Giroud left the field to be replaced by Theo Walcott, whose own first effort was a weak stab at a ball that had pinballed around the six-yard box. By then, home spirits were flagging as Arsenal pushed for a goal that would not come. Instead, Gomis struck, and third place looks most likely for the Gunners.
2. Monk's men dig in
Swansea boss Garry Monk has strong credentials for the end-of-season awards. At 36, he is the youngest manager in the Premier League, and his team's performances have shamed many others of greater experience and bigger budgets. Swansea have done doubles over both Arsenal and Manchester United this season.
Monk's team still have the capability of reaching next season's Europa League. Should Arsenal win the FA Cup, then seventh would be enough to qualify, though Monk has expressed reservations about the effect that competition may have on his squad.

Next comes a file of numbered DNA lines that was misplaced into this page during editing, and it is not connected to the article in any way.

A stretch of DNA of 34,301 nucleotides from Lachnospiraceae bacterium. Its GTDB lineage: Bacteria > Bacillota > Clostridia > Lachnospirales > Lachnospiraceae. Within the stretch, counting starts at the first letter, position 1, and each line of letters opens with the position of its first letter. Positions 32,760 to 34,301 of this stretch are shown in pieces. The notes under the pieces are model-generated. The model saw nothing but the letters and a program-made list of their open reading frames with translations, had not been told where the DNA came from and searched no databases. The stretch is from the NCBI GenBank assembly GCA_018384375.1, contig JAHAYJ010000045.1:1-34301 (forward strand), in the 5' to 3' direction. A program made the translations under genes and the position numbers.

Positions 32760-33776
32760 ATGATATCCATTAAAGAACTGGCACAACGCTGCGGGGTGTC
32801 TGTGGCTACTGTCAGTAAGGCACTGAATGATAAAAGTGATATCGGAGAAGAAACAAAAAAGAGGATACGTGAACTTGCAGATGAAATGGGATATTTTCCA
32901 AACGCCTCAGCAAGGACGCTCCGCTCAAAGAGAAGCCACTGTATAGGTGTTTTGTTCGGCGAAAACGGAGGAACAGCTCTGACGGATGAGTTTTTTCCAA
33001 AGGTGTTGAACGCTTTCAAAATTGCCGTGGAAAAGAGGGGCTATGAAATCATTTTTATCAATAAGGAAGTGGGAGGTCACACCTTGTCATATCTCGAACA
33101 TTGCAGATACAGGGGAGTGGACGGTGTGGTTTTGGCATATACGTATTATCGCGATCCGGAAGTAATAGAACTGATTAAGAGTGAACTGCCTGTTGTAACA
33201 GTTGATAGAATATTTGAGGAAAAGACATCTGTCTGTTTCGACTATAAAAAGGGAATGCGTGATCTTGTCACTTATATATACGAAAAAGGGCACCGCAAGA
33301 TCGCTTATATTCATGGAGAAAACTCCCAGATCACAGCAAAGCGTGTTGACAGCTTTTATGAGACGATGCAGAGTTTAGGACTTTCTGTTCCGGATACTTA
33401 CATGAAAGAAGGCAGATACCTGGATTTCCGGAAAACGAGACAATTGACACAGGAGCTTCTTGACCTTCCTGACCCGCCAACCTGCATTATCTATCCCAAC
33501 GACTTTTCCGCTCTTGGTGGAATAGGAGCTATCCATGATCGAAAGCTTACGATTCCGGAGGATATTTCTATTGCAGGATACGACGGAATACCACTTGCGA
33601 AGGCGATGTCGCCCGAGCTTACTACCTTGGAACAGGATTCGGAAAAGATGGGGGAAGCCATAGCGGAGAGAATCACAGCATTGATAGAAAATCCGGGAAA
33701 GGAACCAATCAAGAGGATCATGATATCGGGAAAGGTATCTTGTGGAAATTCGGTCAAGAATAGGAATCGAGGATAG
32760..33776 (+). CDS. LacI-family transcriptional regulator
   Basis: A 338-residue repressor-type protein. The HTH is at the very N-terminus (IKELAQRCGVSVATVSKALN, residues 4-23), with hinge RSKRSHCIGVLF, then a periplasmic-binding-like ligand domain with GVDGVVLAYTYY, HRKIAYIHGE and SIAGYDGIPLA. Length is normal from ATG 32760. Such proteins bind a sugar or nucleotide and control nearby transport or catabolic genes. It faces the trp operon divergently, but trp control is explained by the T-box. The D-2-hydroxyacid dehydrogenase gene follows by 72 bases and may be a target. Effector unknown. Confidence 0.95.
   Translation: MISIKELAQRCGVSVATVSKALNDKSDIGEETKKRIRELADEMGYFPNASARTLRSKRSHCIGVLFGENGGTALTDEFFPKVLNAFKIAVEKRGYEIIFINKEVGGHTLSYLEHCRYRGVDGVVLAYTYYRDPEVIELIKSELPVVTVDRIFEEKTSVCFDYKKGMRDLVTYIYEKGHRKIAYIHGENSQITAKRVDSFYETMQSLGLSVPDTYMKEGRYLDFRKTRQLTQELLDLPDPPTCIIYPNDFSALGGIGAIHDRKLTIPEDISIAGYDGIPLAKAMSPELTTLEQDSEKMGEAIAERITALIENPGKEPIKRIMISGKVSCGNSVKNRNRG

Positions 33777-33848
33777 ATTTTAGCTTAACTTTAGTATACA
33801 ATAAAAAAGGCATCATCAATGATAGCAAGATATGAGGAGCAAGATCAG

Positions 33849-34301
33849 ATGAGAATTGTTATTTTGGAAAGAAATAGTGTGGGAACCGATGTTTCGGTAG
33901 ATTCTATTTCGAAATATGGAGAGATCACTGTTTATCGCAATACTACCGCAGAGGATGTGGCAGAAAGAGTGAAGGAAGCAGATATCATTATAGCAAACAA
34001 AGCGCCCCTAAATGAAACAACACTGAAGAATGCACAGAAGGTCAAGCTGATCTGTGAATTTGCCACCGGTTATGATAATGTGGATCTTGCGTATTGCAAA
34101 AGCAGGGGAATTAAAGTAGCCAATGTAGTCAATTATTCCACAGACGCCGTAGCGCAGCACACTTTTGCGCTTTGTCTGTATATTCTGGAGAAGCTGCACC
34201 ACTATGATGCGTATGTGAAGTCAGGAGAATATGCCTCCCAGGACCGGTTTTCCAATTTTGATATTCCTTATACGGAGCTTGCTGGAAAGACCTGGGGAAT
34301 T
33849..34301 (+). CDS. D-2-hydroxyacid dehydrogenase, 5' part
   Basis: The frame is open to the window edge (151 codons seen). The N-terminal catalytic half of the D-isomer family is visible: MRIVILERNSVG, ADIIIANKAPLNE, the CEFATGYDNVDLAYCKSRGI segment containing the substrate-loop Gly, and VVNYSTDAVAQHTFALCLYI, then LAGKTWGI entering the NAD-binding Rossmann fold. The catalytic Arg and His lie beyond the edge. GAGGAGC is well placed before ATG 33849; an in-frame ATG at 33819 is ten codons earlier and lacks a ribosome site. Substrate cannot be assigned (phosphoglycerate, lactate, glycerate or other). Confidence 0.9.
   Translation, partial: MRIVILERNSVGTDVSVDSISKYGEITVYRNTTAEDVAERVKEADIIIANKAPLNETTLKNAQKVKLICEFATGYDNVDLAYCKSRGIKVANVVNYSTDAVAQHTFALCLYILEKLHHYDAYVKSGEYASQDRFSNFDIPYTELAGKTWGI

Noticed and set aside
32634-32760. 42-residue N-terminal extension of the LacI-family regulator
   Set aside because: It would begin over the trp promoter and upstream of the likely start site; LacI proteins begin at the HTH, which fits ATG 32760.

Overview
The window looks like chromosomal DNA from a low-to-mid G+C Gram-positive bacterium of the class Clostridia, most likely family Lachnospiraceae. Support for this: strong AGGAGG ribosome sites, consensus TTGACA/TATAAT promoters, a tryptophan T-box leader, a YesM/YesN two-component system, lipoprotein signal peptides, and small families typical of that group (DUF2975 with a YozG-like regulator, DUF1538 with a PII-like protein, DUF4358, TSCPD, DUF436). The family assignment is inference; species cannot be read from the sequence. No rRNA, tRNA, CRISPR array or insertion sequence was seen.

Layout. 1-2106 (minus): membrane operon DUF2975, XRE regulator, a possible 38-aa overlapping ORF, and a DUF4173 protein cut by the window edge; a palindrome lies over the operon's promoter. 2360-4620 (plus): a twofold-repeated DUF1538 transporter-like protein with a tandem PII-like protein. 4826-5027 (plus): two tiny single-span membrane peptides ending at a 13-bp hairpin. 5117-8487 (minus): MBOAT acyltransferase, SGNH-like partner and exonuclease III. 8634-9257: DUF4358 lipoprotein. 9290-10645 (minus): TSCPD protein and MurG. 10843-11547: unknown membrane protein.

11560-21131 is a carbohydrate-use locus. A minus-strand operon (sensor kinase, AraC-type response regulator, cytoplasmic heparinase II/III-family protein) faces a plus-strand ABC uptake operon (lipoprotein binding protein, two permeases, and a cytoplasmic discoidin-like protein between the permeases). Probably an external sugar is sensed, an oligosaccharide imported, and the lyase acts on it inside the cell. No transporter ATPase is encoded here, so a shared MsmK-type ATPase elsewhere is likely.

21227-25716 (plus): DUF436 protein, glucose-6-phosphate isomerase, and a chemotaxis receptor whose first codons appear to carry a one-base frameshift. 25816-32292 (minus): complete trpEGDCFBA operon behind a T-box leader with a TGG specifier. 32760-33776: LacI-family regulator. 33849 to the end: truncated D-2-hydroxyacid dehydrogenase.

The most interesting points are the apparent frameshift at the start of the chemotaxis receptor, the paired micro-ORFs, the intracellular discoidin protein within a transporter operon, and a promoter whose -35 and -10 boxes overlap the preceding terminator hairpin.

That said, Swansea played with noticeable purpose at the Emirates. Ashley Williams and Federico Fernandez made early tackles to suggest that this was not being treated as a close-season testimonial. Victory was very much in the gritty image the Swans manager cultivates.
Swansea had to struggle on without a proper striker, with Gomis beginning on the bench after a hamstring injury. Midfielder Gylfi Sigurdsson was fielded as a centre-forward, with Jonjo Shelvey supporting.
A previous highlight of Swansea's season was that November come-from-behind win over Arsenal during a rain-soaked afternoon in which left-winger Montero dealt Calum Chambers an afternoon so painful that the teenager left the field visibly upset.
These days Hector Bellerin fills that position and the Ecuadorian gave an often rigorous test to the Spaniard, whose speed makes him more suited to facing a flier. However, when Montero got clear on a first-half run, Bellerin had to choose foul play to hack down his man.
Montero escaped again on halftime, pinging in a shot that had David Ospina scrabbling but as Arsenal pushed for an elusive goal, he also had to get through his own defensive work to stop the Spaniard's trademark overlaps. In the end, he supplied the winner.